International firm considers redundancies
Around 100 jobs are at risk of redundancy at international firm Pinsent Masons.
The roles are all secretarial and the potential losses result from a significant investment in technology and other resources at the firm which have reduced support staff requirements.
However, the Law Society Gazette reports that there will be 50 new administrative assistant roles created and the firm said other reallocation of resources may be possible.
Pinsent Masons recently announced its new office in Melbourne and the Australian expansion of its Vario legal outsourcing business.
Norton Rose Fulbright taps associate firm for Sydney partner
Shamim Razavi is joining the Sydney office of Norton Rose Fulbright as a corporate and M&A partner.
The energy and resources lawyer has extensive experience advising foreign investors in Asia Pacific and will join the office from NRF's Indonesian associate firm TNB & Partners.
Razavi’s appointment follows that of corporate partners Martin Irwin in Sydney and Adam Edelman in Perth who joined this week; and Jasmine Sprange who joins the Sydney office next month.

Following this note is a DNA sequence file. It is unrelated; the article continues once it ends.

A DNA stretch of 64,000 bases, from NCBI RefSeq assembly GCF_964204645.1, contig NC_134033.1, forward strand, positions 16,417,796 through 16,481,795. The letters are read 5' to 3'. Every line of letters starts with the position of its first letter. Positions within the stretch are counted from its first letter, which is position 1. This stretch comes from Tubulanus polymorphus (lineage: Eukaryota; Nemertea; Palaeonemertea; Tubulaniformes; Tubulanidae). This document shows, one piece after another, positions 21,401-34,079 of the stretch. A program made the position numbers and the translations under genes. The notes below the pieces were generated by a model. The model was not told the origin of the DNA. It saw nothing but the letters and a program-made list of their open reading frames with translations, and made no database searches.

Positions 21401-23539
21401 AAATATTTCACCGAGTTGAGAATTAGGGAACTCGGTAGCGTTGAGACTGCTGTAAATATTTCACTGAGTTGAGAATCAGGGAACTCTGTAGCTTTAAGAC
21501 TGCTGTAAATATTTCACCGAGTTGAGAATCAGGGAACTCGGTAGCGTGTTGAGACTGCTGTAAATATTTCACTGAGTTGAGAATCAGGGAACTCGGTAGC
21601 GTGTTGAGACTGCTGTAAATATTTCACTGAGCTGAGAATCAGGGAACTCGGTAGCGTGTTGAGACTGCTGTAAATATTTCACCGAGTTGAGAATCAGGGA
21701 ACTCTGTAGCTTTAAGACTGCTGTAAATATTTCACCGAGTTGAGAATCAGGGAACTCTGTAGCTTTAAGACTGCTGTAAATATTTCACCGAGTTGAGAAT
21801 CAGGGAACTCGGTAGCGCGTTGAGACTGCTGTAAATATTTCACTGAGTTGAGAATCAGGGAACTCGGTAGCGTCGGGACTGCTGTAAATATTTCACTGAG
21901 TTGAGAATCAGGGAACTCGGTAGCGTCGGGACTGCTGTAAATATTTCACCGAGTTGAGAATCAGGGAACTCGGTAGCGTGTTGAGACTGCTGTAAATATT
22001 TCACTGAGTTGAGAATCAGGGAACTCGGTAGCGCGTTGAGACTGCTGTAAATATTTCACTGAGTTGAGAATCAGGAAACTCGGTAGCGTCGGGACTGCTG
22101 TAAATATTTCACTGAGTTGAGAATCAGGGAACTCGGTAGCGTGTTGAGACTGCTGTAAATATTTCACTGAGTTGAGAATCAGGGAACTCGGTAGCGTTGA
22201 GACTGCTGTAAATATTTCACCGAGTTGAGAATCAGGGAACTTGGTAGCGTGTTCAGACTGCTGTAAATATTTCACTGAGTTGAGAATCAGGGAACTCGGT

KWM partner rejoins national firm
Two years after he left to join King & Wood Mallesons, David Fixler has re-joined Corrs Chambers Westgarth as a partner.
The IP lawyer was with Corrs for seven years before moving to KWM almost 2 years ago as a senior associate. He rejoins the national firm in Melbourne and will focus on patent litigation matters.
International firm appoints new arbitration leader
Berwin Leighton Paisner has announced a new head of international arbitration along with two other partners in its Litigation and Corporate Risk practice.
George Burn joins the firm from Vinson & Elkins to lead the international arbitration team while Gavin Margetson joins the firm’s regional arbitration hub in Singapore from Herbert Smith Freehills
The third partner joining is Richard Chalk, previously with Freshfields in London and Hong Kong. He will be based in London.
Facebook hit with AU$1.8 million data protection fine
Facebook has been fined €1.2 million (around AU$1.8 million) by Spain's data protection watchdog.
The regulator says Facebook collected personal data on Spanish users without informing them of how it was to be used.
Facebook is likely to appeal the decision and told TNW that it complies with EU data protection law through its Irish-based business unit.